With Homebuyers Relying More on Digital Tools, RE/MAX Brokers Point to Value of Understanding Online Shopping’s Limits

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Home shopping has gone digital in a big way, but for the best results its wise to combine in-person interaction with the newest tech tools.

House hunting continues to move in a digital direction, and the ability to pursue property listings online certainly makes the home-search process simpler. Nonetheless, RE/MAX advises buyers to review online listings with their limitations as well as their benefits in mind.

“A recent National Association of Realtors study revealed that 92 percent of buyers use the internet in some way in their home search,” said Jim Merrion, regional director of RE/MAX Northern Illinois. “We provide our customers with the most technologically advanced digital search tools, but buyers should keep in mind that those tools don’t answer every question.”
Among buyers that RE/MAX broker Peter Consolo assists, a strong majority uses the internet to evaluate listings.

“Certainly it’s an age-related phenomenon, with younger buyers being much more oriented to digital tools, which save time but also can create misimpressions,” said Consolo, who is affiliated with RE/MAX NOW in Lake Barrington, Ill. He cited three common issues that can lead buyers astray.

1.    Photos shown online can look better than the real thing or not as good.
2.    Listings generally don’t provide a good feel for the layout and flow of the home or the amount of storage space it offers although new 3D tools help to address that issue.
3.    Listings rarely offer much information about the location, neighborhood amenities, adjacent properties, etc.

“There’s no substitute for local knowledge when dealing with real estate, and I think that’s one reason brokers won’t become obsolete in this digital age,” Consolo said. “A good broker is a terrific source of information.”

That was the case when Kevin Rampersad of RE/MAX Professionals Select, Naperville, Ill., talked with clients about a home located well beyond walking distance to a commuter train station.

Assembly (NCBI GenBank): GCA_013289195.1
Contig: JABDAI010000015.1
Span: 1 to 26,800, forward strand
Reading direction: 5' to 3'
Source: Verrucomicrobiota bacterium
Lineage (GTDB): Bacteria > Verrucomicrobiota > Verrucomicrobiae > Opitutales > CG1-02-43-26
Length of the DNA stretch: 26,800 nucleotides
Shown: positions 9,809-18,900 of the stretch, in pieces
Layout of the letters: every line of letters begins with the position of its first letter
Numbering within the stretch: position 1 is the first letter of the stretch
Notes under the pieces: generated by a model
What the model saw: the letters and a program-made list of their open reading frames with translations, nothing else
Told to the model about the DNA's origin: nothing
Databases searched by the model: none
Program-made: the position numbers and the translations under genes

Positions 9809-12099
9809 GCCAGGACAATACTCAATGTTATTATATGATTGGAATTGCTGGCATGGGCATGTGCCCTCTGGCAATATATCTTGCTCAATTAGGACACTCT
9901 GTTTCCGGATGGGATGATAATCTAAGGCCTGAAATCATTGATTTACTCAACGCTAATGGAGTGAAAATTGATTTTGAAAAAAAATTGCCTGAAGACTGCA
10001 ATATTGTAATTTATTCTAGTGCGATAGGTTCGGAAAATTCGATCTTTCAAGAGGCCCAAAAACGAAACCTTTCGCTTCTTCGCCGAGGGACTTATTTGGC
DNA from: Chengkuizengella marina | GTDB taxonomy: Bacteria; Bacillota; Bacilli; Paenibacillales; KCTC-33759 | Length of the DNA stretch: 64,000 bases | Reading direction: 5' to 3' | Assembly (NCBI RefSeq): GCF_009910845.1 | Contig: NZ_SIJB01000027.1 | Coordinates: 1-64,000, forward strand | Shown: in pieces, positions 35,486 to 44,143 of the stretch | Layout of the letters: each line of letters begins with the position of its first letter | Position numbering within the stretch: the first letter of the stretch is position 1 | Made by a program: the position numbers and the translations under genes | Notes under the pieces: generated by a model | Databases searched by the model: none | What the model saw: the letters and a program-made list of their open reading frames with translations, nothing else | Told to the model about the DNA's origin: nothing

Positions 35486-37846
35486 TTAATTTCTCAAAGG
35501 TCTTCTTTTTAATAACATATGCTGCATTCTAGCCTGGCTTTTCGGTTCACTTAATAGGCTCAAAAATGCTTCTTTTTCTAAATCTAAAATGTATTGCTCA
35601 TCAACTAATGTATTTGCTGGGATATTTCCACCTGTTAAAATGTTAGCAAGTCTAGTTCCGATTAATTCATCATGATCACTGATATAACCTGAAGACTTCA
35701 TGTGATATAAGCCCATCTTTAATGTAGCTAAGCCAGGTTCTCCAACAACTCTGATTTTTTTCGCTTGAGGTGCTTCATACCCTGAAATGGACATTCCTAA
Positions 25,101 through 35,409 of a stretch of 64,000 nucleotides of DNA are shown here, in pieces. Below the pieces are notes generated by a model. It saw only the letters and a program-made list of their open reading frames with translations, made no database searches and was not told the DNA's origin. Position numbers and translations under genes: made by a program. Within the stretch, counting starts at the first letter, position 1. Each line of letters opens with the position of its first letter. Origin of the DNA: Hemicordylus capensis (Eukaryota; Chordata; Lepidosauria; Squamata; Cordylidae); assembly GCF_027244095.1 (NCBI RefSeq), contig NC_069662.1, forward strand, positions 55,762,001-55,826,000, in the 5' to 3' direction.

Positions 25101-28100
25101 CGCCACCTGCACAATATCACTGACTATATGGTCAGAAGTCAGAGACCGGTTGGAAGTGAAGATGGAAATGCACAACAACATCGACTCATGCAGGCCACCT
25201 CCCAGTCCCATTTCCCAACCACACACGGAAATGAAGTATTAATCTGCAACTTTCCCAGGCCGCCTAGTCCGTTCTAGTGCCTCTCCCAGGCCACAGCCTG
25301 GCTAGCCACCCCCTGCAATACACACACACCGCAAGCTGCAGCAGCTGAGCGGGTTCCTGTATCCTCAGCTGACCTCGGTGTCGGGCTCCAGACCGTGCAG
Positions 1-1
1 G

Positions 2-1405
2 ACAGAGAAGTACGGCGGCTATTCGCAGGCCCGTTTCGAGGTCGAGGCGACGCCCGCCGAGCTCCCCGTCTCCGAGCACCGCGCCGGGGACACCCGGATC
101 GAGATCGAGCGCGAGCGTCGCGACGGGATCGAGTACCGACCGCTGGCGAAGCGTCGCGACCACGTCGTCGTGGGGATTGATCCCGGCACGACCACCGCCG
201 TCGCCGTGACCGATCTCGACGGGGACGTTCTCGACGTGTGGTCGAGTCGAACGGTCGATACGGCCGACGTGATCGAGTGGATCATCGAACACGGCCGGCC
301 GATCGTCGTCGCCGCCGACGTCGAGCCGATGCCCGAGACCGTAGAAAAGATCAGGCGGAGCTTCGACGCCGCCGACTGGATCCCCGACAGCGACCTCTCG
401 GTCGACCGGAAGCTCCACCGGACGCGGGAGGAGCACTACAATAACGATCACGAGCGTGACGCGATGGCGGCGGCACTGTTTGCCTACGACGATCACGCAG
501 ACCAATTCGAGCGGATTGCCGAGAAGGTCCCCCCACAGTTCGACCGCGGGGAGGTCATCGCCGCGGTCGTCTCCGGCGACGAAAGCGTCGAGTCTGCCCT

“They were ready to make an offer until I explained that there was a two-year wait for parking in the train station lot,” Rampersad recalled. “Suddenly, our search was refocused on homes within walking distance of the station.”

Rampersad stresses to buyers that an online search is only a starting point.

“You need to experience the property before deciding you want to live there. Does it offer an acceptable level of privacy and quiet? Does its layout work for your family? Are its surroundings comfortable for your lifestyle? Those are very basic questions that looking at listings on your cell phone typically won’t answer.”

Like online listings, much of the communication needed in house hunting is now done digitally using email and text, but neither of those are perfect substitutes for an actual conversation with your broker, noted Rita Neri of RE/MAX Premier Properties in Chicago.

“To do the best job for a buyer, I have to understand what they need and what they want. Often those priorities come through most clearly in conversation,” said Neri. “It can be their tone of voice that tells me the most about a buyer’s priorities.”

Neri also pointed out that the limitations of online listings cut both ways. Buyers may be disappointed by homes that looked great online, but the bigger risk is that an online listing doesn’t do justice to a house, causing buyers to ignore a property that is just right for them.

“Some homes aren’t presented that well in an online listing, with poor photos and inaccurate or incomplete information, or buyers can be turned off by some easily corrected issue. Maybe the living room is painted blue, and the buyer hates blue – but a paint color is easy to change,” she said. “That’s when buyers can miss out on a great house, and it’s why I ask buyers, after we’ve spent some time together, to let me show them a few homes I think they should see even if the online listings haven’t caught their attention.”

RE/MAX has been the leader in the northern Illinois real estate market since 1989 and is continually growing. The RE/MAX Northern Illinois network, with headquarters in Elgin, Ill., consists of 2,250+ sales associates and 105 independently owned and operated RE/MAX offices that provide a full range of residential and commercial brokerage services.

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EDITOR’S NOTE: RE/MAX® is a registered trademark. Please spell in all caps. Thank you. This release is posted at blog.illinoisproperty.com.

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Stephen Johnson
RE/MAX Northern Illinois
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